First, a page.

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Where Are They Now? John Marquette

Marquette+in+his+senior+year+in+high+school+%28left%29+and+Marquette+now+%28right%29.+
Marquette in his senior year in high school (left) and Marquette now (right).

Marquette in his senior year in high school (left) and Marquette now (right).

John Marquette

John Marquette

Marquette in his senior year in high school (left) and Marquette now (right).

Danielle Alpert, News Editor

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Pretty much everyone agrees that Southern Lehigh is a small school district. Everyone knows everyone, and in high school you spend everyday with the same people you’ve known since the fourth grade. However, 1973 alumni John Marquette recalls it was once very different. There was once a time when students were grouped into classes of 35 to 40 based on similar abilities, talents, and likeliness to attend college. For Marquette, college was not a priority.

In high school, Marquette starred as Otis Skinner in the junior class production of “Our Hearts Were Young and Gay.” He had no desire to go to college and did not even take the SATs. However, someone told him to apply to Temple University, so he did and got accepted, an event that changed his future.

“My junior year at Temple took place at its Rome, Italy, campus. My academic year abroad was without a doubt the most exciting experience of my life because it taught me to act and think independently and to do so while speaking a different language,” Marquette said. “Those memories continue to guide my life and [allow me] to show compassion for people who are different, as Italians did for me.”

He finished his undergraduate education at the University of San Francisco in 1985 while working at the Federal Reserve Bank of San Francisco.

“My major, originally in journalism at Temple, morphed into a bachelor’s degree in information sciences,” Marquette said. “It was during those years that I met Henry, the man I would eventually marry.”

He graduated with his master’s degree in library and information sciences from San José State University, leading him to become a public librarian in the small city of Commerce, only six miles from Los Angeles.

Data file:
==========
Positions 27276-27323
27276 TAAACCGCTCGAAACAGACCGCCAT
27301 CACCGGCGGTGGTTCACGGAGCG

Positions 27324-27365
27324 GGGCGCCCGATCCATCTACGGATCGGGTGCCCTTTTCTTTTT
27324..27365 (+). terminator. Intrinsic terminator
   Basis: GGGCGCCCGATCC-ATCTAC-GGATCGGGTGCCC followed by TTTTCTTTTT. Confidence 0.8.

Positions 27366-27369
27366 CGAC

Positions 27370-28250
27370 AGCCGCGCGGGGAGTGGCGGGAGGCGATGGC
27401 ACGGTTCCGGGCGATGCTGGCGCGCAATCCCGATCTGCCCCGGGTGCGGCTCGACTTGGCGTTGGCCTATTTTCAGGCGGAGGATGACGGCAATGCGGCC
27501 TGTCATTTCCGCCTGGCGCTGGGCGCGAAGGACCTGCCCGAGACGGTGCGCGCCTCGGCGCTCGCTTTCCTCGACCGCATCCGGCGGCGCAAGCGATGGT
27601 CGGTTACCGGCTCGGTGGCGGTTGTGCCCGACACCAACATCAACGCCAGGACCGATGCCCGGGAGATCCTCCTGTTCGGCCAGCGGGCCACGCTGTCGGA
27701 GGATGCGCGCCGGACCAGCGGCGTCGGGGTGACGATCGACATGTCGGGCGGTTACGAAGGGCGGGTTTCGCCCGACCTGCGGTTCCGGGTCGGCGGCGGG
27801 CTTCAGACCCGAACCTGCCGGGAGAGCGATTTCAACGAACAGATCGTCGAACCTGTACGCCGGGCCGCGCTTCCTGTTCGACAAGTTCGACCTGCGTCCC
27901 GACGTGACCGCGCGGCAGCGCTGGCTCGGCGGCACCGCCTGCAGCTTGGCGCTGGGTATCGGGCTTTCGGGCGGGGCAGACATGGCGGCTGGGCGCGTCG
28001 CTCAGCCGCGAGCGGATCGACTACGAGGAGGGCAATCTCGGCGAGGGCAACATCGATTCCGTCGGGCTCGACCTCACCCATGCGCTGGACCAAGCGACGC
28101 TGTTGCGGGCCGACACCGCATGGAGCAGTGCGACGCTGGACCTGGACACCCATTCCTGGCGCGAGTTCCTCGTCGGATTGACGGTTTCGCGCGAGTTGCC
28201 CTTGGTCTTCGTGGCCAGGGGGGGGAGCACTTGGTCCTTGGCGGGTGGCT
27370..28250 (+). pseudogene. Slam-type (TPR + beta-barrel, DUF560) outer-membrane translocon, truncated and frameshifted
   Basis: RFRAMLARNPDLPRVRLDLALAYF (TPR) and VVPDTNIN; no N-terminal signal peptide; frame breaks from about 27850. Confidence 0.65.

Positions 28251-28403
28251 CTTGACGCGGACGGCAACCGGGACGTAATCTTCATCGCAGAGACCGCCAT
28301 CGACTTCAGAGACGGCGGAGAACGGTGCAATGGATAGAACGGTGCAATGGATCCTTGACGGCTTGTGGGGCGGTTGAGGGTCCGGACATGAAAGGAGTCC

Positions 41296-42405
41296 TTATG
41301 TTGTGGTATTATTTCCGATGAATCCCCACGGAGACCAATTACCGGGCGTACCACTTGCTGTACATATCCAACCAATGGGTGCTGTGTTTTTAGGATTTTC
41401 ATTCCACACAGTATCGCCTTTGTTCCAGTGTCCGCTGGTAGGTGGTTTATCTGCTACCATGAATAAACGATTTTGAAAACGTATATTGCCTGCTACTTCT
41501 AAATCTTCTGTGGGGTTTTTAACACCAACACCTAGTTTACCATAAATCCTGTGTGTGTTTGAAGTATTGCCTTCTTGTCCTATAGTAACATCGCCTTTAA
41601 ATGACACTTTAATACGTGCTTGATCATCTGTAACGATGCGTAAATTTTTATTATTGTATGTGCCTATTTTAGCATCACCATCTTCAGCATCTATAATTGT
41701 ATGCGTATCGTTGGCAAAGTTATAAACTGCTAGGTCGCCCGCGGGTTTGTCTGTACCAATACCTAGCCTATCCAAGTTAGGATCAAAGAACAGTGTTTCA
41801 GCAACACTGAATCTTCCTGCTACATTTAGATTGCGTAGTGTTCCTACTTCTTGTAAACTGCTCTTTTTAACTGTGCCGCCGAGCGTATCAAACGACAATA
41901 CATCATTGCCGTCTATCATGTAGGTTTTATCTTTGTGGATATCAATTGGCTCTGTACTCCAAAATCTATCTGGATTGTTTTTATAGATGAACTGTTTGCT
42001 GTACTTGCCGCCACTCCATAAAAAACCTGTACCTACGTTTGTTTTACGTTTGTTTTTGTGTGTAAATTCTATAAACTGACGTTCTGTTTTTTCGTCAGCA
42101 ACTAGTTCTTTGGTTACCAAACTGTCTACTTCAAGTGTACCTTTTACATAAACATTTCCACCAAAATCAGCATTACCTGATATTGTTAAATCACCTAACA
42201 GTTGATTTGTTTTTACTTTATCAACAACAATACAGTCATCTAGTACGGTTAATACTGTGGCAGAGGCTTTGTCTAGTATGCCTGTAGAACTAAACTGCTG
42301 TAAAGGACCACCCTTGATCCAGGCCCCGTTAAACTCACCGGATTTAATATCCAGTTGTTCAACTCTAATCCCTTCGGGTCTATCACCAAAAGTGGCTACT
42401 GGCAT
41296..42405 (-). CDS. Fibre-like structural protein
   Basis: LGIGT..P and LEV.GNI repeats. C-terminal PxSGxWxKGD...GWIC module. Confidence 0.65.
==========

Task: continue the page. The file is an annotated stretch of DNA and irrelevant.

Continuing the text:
“Being a librarian is a cross between being a therapist and a detective. My work with the public required me to establish and maintain trust with the people who came to the reference desk with questions,” Marquette said. “In any relationship, trust must be earned and is so difficult to rebuild if violated. I earned and retained their trust through my career serving the city.”

After retiring in 2010, Marquette believes he made a wise decision by moving “somewhere he vowed he would never visit again: the Lehigh Valley.” Since then, he dedicated his time to social and industrial history, focusing on the first mayor, Archibald Johnston of Bethlehem, and the mansion that Johnston built, which became Housenick Park. Along with his studying came two books that he wrote and co-wrote.

Regardless of these unique opportunities for success, Marquette believes that the best piece of advice to allow him to experience life the way he did was given to him by a librarian at our very own Southern Lehigh Public Library:

“She listened to a story I told her, then looked me in the eye and said, ‘John, sometimes you just have to let other people be wrong.’ I wasn’t really sure what she meant,” Marquette said. “Now, almost 50 years later, I do. I don’t believe in giving advice, because you own part of the outcome.”

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Where Are They Now? John Marquette